Police Chief Matthew Anderson Retires March 1

Chief Matt Anderson

‘Honesty’ and ‘Integrity’ Watchwords for Rolesville Leader

By Jeanne E. Fredriksen

jeanne.fredriksen@rolesvillebuzz.com

 

“I didn’t choose law enforcement,” said Rolesville Police Chief Matthew Anderson with a laugh and without skipping a beat. “It chose me.”

After nine years in the Navy, he was supposed to begin work as a civilian firefighter at Marine Corps Air Station Cherry Point, but a government hiring freeze had been put into place. He decided to take Basic Law Enforcement Training (BLET) at Cape Fear Community College in Wilmington, and following that, he was hired with the New Hanover County Sheriff’s Office.

Six years later in 2000, Anderson moved to the Dare County Sheriff’s Office and the Southern Shores Police Department. In 2006, he came to the Rolesville Police Department.

“(My wife and I) wanted to get off the beach and away from the tourist areas to someplace where life is somewhat normal instead of seasonal,” Anderson explained.

He knew nothing about Rolesville when he found a job posting for Rolesville Chief of Police in 2005. He applied for the position, but former Chief Tim Stoker was hired. A year later, there was a posting for police lieutenant. That time, he was hired.

Mayor Frank Eagles was happy that Anderson came to Rolesville. “Matt was a great addition to the Rolesville Police Department (and) a refreshing change as chief of police,” he said. “His friendly manner and community spirit has been a great asset to Rolesville. (He) is going to be missed as police chief, but I’m glad he remains in the community.”

Anderson had one major goal when he came to Rolesville: to make sure the department worked well with the community. This was done by ensuring positive community involvement between the RPD and the town.

“I wanted to make sure when I came here that the (department) wasn’t looked at as just the guy sitting on the side of the road with his radar, writing tickets. I wanted Rolesville to know we’re actually people and part of the community,” he said.

One example of this involvement is Halloween night. Anderson asks his officers to come out to walk the neighborhoods and make sure they’re safe for trick-or-treaters. It has never been required, but there has been nearly 100 percent participation by RPD officers.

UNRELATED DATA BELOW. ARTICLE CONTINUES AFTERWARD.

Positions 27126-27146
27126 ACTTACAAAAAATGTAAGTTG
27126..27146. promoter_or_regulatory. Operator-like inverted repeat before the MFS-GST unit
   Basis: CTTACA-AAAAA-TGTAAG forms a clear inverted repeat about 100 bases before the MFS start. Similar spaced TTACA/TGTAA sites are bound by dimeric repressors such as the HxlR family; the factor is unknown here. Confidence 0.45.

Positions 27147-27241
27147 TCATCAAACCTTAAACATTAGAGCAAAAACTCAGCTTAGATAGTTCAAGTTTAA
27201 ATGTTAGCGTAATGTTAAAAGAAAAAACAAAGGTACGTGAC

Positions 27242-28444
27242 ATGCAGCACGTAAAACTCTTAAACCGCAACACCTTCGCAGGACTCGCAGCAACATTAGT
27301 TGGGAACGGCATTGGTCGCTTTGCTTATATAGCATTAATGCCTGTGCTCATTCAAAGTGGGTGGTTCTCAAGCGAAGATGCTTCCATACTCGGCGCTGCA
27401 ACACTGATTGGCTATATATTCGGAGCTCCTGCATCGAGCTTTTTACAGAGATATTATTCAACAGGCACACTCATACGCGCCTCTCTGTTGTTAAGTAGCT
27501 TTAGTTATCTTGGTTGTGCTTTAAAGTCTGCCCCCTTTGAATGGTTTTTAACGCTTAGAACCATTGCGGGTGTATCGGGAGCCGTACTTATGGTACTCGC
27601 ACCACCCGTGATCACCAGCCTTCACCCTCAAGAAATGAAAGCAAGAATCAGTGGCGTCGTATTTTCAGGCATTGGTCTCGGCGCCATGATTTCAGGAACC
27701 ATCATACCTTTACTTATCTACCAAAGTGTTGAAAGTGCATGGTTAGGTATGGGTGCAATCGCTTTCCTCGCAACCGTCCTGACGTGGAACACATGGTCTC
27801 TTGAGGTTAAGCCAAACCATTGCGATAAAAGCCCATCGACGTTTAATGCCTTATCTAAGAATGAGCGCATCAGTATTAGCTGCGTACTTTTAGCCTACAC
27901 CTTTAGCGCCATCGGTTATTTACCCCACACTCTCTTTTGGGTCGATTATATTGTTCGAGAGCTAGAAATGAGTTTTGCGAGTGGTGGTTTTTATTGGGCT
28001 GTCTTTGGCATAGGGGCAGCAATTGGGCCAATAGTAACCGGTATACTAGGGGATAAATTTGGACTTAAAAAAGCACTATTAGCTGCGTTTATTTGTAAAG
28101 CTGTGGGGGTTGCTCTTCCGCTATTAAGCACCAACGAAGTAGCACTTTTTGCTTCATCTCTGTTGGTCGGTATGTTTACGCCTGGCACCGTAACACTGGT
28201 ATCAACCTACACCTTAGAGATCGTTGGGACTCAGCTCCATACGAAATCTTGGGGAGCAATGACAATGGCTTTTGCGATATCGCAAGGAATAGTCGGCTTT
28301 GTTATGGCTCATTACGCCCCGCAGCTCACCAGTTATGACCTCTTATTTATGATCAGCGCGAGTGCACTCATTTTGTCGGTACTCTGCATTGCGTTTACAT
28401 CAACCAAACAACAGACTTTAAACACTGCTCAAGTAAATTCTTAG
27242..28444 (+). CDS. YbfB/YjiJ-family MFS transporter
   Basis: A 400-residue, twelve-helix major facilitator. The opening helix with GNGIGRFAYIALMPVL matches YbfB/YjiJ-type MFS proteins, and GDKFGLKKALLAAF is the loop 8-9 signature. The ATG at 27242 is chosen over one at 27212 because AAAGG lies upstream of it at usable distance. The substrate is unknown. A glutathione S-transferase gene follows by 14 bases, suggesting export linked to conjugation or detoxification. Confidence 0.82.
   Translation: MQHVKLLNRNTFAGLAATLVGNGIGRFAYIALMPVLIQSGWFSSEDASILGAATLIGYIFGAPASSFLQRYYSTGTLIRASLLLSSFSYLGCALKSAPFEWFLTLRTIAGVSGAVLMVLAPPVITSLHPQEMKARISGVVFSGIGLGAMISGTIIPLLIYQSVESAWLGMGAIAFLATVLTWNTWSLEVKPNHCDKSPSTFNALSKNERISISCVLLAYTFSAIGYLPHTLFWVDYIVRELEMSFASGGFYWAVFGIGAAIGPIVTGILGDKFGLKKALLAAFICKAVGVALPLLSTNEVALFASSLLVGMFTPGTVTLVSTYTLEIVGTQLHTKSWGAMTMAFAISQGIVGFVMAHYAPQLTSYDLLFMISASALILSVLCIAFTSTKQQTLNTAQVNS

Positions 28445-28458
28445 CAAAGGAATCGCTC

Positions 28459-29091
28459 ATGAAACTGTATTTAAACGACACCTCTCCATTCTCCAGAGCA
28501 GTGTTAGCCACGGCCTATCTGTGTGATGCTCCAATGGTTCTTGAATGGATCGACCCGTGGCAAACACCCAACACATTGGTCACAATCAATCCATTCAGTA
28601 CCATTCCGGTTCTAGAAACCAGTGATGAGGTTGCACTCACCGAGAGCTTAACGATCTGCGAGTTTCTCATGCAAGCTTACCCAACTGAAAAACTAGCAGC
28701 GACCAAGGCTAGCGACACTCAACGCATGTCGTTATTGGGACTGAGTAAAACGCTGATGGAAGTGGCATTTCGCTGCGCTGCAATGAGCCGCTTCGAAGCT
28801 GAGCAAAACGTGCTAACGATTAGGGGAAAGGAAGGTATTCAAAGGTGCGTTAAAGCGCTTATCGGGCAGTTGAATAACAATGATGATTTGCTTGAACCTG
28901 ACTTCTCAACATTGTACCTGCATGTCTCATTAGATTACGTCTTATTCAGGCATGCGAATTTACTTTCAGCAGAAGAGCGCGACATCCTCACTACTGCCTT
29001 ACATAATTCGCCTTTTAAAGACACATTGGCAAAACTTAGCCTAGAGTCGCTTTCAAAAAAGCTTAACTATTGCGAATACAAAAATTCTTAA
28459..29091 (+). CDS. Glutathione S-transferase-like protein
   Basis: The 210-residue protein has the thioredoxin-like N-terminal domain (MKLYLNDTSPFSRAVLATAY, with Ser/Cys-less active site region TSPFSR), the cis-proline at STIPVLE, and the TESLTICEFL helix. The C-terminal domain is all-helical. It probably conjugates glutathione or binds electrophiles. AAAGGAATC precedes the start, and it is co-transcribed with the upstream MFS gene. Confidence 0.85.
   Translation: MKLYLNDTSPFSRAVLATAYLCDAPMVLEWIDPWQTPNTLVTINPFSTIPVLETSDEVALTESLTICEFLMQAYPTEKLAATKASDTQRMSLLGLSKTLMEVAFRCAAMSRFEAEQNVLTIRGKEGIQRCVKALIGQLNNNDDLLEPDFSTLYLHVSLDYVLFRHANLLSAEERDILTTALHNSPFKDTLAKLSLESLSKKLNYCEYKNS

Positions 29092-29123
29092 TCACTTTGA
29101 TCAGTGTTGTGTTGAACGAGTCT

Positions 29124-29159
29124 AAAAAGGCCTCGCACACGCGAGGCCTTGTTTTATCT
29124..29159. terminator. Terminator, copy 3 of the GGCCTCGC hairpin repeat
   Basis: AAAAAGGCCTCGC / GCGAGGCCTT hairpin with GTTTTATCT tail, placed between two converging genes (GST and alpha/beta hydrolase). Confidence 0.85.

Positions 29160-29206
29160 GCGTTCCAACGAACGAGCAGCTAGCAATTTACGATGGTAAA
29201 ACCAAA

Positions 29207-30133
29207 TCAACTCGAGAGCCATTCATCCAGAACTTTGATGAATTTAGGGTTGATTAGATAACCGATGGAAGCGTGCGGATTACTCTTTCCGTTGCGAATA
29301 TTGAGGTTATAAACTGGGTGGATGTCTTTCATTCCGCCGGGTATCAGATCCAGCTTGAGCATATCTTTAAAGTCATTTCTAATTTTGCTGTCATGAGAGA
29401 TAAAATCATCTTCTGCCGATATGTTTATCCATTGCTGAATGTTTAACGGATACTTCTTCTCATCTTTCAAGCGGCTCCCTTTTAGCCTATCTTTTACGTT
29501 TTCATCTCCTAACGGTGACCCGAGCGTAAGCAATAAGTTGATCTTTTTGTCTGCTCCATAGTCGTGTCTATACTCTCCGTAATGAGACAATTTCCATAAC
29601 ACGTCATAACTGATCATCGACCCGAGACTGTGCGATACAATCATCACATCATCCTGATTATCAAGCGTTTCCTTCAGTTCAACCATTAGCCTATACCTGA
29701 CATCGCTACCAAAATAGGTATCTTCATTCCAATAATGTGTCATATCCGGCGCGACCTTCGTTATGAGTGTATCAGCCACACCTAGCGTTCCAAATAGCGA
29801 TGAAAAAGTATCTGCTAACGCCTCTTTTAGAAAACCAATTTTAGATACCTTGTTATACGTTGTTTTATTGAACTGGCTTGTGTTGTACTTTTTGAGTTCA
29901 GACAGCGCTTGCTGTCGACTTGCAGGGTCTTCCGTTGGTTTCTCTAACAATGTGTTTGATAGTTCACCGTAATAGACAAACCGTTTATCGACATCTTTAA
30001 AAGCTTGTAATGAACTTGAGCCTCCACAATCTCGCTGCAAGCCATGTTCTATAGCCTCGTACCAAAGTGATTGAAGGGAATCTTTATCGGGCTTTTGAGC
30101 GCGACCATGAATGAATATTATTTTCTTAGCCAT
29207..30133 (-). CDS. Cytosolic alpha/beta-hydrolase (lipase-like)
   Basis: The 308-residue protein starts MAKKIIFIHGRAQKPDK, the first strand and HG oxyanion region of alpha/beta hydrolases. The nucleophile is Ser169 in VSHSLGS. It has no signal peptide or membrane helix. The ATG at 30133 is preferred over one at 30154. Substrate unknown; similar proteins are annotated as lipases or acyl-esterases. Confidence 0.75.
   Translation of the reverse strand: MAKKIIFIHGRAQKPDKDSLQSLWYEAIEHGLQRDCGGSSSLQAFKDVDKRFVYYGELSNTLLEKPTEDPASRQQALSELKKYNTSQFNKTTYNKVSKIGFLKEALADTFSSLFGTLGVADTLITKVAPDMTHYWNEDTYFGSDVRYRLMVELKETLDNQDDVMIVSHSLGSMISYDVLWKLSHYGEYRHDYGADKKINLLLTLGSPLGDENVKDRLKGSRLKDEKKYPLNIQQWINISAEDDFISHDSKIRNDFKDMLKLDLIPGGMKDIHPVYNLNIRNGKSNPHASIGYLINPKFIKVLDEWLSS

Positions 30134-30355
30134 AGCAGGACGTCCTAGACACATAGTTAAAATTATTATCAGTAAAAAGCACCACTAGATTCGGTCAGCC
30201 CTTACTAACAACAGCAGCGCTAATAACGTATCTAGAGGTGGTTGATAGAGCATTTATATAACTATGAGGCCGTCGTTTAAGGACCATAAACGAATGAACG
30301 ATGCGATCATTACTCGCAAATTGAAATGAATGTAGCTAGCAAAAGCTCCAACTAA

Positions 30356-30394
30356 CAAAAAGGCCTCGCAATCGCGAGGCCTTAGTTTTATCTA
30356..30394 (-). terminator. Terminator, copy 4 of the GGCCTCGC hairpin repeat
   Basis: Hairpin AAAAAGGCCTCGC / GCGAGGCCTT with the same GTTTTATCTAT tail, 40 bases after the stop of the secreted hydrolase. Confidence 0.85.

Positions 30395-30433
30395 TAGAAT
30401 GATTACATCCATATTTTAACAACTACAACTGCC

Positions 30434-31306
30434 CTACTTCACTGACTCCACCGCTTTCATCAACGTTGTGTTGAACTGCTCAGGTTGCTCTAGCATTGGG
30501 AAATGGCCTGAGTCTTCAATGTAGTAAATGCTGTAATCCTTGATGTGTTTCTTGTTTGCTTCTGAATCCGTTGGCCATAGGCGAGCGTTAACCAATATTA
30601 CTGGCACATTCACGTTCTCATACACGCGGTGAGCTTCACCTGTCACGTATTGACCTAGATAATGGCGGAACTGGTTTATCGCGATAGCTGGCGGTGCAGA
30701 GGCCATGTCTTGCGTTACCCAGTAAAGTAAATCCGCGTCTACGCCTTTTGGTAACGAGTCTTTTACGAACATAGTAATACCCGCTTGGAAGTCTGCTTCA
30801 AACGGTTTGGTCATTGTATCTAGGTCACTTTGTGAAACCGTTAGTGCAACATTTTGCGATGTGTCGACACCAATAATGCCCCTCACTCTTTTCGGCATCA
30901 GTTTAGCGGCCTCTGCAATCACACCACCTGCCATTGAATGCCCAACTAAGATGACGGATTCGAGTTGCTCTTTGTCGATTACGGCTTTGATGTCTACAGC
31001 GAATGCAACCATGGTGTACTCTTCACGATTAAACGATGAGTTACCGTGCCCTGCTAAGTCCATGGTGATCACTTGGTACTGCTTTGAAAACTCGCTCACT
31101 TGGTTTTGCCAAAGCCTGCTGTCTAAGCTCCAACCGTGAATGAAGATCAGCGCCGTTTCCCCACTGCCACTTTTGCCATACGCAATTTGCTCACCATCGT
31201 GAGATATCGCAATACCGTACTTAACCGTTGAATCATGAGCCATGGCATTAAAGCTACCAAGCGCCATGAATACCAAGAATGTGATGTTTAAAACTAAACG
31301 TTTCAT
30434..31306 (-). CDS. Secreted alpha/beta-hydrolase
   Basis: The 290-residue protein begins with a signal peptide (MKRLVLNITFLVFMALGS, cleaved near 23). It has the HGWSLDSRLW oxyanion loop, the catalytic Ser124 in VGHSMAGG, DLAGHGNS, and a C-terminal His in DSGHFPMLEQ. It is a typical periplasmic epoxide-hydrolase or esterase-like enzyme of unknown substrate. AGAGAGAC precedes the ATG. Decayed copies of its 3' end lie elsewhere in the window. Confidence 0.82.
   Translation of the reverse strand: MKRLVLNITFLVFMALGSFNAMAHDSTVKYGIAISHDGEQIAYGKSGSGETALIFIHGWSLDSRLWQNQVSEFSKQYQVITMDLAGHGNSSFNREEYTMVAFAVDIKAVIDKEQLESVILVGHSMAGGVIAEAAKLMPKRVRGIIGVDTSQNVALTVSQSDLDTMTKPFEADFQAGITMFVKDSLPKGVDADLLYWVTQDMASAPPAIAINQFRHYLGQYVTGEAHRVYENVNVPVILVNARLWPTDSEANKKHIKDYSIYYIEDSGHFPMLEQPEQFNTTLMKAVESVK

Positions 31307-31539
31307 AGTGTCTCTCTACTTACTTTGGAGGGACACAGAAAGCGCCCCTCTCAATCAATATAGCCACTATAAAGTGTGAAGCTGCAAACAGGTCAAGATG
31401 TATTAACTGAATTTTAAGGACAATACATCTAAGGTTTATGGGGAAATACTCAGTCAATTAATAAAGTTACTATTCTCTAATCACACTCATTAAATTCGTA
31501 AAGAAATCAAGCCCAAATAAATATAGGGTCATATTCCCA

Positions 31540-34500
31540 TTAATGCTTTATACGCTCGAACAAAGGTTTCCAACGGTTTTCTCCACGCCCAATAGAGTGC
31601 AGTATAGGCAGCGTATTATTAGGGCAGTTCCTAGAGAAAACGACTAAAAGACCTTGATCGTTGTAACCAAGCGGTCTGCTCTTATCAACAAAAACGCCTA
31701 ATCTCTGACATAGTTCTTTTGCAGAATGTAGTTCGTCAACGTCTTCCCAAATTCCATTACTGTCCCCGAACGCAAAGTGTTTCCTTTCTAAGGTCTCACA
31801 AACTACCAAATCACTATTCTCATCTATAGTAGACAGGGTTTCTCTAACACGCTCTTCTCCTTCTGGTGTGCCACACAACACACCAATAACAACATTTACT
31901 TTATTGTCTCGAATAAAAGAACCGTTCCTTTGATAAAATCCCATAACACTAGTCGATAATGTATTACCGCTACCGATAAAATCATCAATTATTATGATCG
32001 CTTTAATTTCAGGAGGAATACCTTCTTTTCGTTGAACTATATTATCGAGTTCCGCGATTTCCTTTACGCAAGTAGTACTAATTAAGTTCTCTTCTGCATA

“Chief Anderson has a great sense of humor,” Captain Bobby Langston said. “I don’t know if a day went by that he wouldn’t make you laugh. (He) has a heart of gold and would do anything for his employees.”

Any positive improvement between RPD and the people of Rolesville isn’t, according to Anderson, an individual achievement. He fully attributes the success to the department as a team.
“It’s an achievement to change the mindset of the officers and the community from ‘us against them’ to ‘we’re all one community’,” he said. “The (RPD) had to look at itself differently and readjust its mindset to being a part of the community. Whether in uniform or not. Whether on duty or not.”

Anderson will officially retire on March 1, and Langston will become the new chief.

Anderson said his plans depend upon how his Parkinson’s disease advances. Born with a healthy sense of humor and diagnosed with Parkinson’s in 2009, Anderson plans to find some sort of job if he’s able. He’ll also stay busy with projects around the house that need to be done.

“Matt has been a pleasure to work with from day one,” Town Manager Bryan Hicks said. “He has remained positive in his life and job despite whatever the struggle has been when he arrived in the morning or received a call late at night. When promoted to chief, he was the perfect man for the job and helped bring back character and professionalism to the department.”

One thing Anderson learned when he came to Rolesville was that he’d be living in a fishbowl. He talked about the fishbowl and clearly reflected what makes him a leader.

“In a fishbowl, everybody sees what you’re doing, and when you go into law enforcement, there are two things that are important: honesty and integrity. If you violate either one, you’ll never get that back. You have to hold yourself to a higher standard and, every day, you have to show that you still have your honesty and integrity.”

Fishbowl or not, the Andersons have chosen to remain in the community because they love it here.

“Out of all the places I’ve been to in 25 years in law enforcement and the military, I’d never been to a place like Rolesville,” he said. “The people are so nice, and everybody working for the Town of Rolesville is great. It’s a pretty neat place.”